|Two thirds of Colorado is mountainous; the famous Rocky Mountains
run north-south through the middle of the state and contain 56 peaks exceeding 14,000 feet, but much of the far west of the state is also hilly. A large proportion of the center and the west is protected in national parks, monuments and forests, plus other public lands, and so offers many possibilities for exploration. The population density of Colorado is low, and is concentrated in the Denver-Boulder area at the edge of the Rockies - to the east begins seemingly endless flat farmland with only scattered habitation, which stretches across Nebraska and Kansas.
Most of the southwest of the state is part of the Colorado Plateau - a large uplifted area of differently colored layered rocks that extends into New Mexico, Arizona and Utah. This plateau is approximately centered around Four Corners, which is the only point in the US where four states meet, and sits in the middle of a high desert area comprising barren plains interrupted only by low mesas and occasional lava plugs from extinct volcanoes. The Ute Indians occupy a large area of extreme southwest Colorado, while evidence of much older civilizations can be seen in several historic sites including Hovenweep National Monument, and most spectacularly in Mesa Verde National Park.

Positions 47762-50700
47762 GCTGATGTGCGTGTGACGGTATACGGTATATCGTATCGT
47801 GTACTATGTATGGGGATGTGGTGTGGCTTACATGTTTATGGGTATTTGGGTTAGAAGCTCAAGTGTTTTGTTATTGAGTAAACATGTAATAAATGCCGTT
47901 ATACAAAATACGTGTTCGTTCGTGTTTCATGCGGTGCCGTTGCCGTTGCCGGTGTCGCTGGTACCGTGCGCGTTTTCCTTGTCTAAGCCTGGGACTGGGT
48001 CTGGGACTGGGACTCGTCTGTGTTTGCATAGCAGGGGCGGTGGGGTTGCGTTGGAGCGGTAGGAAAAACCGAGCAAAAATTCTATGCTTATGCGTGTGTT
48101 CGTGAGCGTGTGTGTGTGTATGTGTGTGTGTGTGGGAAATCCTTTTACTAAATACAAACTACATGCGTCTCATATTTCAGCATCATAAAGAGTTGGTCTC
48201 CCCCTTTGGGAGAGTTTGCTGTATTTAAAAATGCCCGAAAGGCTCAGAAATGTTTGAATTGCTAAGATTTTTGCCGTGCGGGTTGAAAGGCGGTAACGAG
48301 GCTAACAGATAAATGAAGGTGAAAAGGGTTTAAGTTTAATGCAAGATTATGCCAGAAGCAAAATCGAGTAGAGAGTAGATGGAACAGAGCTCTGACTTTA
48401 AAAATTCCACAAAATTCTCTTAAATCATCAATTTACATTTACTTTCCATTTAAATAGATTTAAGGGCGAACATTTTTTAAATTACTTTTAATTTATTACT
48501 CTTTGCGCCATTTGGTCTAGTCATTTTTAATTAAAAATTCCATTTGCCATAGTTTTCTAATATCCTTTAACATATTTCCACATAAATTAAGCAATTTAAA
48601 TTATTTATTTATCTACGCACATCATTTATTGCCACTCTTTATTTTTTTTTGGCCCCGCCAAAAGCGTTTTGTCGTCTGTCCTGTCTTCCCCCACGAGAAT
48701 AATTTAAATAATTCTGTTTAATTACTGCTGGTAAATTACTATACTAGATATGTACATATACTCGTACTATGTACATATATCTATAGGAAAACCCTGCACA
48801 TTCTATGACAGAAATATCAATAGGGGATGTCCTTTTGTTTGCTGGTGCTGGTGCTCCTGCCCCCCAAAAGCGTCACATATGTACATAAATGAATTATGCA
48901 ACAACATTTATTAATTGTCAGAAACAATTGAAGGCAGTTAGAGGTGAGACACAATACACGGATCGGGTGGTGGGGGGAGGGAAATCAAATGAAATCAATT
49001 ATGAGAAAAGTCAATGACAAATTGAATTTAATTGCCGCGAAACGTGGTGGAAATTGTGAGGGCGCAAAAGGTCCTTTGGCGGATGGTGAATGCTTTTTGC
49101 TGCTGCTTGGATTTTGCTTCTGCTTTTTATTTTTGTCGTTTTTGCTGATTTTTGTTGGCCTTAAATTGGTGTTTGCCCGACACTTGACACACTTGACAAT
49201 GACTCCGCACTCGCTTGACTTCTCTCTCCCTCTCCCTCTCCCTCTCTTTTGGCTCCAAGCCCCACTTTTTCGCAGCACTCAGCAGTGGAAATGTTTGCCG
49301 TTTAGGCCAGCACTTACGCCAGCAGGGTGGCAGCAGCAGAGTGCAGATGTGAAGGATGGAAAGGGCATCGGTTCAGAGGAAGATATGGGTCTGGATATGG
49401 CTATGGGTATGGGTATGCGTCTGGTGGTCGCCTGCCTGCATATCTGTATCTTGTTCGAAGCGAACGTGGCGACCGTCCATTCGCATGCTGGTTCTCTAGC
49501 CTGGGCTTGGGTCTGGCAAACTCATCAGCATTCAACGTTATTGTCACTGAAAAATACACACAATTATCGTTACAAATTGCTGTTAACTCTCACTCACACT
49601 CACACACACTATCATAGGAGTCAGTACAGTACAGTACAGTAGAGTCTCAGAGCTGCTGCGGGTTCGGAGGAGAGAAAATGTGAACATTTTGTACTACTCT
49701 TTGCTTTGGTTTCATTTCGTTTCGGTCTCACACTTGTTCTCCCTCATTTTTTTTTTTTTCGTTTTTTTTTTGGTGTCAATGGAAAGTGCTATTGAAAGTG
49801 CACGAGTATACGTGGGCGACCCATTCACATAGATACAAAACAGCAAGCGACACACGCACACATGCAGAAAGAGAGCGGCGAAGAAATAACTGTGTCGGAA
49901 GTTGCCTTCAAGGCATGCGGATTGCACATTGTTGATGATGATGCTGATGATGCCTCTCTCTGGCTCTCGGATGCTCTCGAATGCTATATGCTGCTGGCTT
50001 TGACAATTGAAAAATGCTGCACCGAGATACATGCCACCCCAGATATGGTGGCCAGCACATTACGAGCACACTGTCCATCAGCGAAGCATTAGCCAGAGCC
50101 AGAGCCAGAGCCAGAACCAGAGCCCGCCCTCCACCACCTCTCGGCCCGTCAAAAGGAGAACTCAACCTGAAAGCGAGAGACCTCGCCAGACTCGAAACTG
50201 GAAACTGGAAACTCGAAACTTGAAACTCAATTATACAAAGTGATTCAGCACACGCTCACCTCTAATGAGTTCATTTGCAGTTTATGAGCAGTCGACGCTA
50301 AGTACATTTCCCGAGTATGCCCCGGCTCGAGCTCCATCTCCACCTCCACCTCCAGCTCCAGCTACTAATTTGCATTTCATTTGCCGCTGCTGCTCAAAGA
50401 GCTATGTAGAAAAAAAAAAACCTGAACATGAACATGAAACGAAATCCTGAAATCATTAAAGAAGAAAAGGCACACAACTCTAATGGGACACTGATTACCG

North of here, the land begins to rise sharply towards the San Juan Mountains - a large area of rocky wilderness with several former gold and silver mining towns with a colorful history such as Silverton, Durango and Telluride, and including the spectacular Black Canyon of the Gunnison National Park, where the Gunnison River cuts an amazingly steep canyon through black metamorphic rocks on its way to joining the Colorado river at Grand Junction. This area is generally less well-known than the more mountainous regions further north, which receive many more visitors, principally to Denver and Rocky Mountain National Park, and Colorado Springs (whose attractions include Pikes Peak and Garden of the Gods).
The continental divide passes through the San Juan range, and the few roads crossing the peaks must reach high elevations such as US 59 which peaks at 11,312 feet at Monarch Pass. East of the San Juan mountains the terrain gradually becomes less steep and is interrupted by the long flat San Luis valley, the location of the Great Sand Dunes National Monument. Further east, it is only a short distance before the hills stop completely and the Great Plains begin, stretching for over a thousand miles.
The biggest town in west Colorado is Grand Junction, which is surrounded in most directions by colorful eroded cliffs reminiscent of the landscape found in nearby Utah - the Colorado National Monument protects one of the most spectacular regions. The Rocky Mountains extend westwards for 150 miles and include more old mining communities and modern day ski resorts amongst the many peaks and valleys, such as Vail, Aspen, Breckenridge and Crested Butte. The northwest of the state is the least populous region, and is covered by long, shallow valleys separated by steep-sided mesas. The most interesting site hereabouts is Dinosaur National Monument, extending across the border into Utah.